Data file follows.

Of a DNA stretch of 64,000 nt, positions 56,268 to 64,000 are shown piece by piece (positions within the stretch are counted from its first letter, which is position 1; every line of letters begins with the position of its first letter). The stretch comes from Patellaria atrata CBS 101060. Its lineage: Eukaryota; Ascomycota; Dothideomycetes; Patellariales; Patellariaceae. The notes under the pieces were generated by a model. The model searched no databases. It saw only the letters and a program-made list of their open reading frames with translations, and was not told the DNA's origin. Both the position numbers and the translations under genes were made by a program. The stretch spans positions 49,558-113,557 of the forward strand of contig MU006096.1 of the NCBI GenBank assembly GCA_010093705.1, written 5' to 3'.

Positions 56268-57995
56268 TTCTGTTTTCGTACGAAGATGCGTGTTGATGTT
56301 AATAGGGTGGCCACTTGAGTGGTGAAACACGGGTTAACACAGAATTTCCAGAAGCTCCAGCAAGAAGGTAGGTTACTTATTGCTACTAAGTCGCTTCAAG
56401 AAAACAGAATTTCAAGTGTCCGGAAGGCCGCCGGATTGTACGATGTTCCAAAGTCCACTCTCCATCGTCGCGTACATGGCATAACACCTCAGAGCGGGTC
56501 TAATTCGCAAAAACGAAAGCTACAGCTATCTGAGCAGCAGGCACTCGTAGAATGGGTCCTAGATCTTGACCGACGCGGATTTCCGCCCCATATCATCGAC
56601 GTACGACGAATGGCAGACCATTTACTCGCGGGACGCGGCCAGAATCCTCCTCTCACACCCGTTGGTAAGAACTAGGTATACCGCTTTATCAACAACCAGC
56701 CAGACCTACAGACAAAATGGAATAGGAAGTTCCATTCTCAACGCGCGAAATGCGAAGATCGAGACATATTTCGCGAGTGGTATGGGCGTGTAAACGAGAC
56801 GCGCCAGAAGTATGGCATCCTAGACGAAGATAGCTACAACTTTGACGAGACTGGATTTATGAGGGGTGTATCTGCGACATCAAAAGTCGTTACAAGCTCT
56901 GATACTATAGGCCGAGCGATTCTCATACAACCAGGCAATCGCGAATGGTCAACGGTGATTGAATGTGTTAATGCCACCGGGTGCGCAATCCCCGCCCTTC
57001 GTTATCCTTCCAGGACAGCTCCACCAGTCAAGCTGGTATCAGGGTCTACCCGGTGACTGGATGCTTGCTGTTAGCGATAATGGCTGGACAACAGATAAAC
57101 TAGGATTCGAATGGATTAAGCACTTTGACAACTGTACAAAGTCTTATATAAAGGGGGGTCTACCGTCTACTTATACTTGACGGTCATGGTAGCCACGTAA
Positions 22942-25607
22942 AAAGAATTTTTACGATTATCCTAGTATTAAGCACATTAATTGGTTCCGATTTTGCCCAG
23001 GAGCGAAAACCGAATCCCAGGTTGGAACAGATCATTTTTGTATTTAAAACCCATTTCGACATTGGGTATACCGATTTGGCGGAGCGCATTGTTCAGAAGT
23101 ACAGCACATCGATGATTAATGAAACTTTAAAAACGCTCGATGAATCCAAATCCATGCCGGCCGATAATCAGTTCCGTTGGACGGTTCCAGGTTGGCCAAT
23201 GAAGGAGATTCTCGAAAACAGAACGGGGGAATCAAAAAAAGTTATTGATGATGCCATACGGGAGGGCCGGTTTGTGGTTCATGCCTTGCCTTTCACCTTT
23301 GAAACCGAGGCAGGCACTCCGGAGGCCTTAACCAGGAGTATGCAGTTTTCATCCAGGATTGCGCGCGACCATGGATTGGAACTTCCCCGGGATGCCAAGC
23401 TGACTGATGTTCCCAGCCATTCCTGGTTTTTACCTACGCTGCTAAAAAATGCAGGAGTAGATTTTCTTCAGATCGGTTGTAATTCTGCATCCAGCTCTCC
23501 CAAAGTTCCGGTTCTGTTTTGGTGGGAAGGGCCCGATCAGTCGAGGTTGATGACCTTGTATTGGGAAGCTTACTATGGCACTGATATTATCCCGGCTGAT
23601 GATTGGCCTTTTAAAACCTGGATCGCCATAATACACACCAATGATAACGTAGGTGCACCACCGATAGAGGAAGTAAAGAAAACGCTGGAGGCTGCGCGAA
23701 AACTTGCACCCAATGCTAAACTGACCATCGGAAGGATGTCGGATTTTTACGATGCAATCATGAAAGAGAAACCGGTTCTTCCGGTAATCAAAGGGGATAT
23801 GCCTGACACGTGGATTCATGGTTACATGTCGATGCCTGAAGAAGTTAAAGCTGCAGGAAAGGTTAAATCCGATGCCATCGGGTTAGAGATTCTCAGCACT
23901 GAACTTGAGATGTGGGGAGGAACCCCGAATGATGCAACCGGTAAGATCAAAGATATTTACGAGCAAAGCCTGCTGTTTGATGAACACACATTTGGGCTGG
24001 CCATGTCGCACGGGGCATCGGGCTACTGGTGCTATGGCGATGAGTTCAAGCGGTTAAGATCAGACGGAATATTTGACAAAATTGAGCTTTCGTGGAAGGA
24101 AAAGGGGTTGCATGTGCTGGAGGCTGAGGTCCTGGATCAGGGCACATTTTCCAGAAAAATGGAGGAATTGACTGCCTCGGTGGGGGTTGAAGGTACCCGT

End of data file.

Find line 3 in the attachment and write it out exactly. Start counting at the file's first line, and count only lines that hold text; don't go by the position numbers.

56268 TTCTGTTTTCGTACGAAGATGCGTGTTGATGTT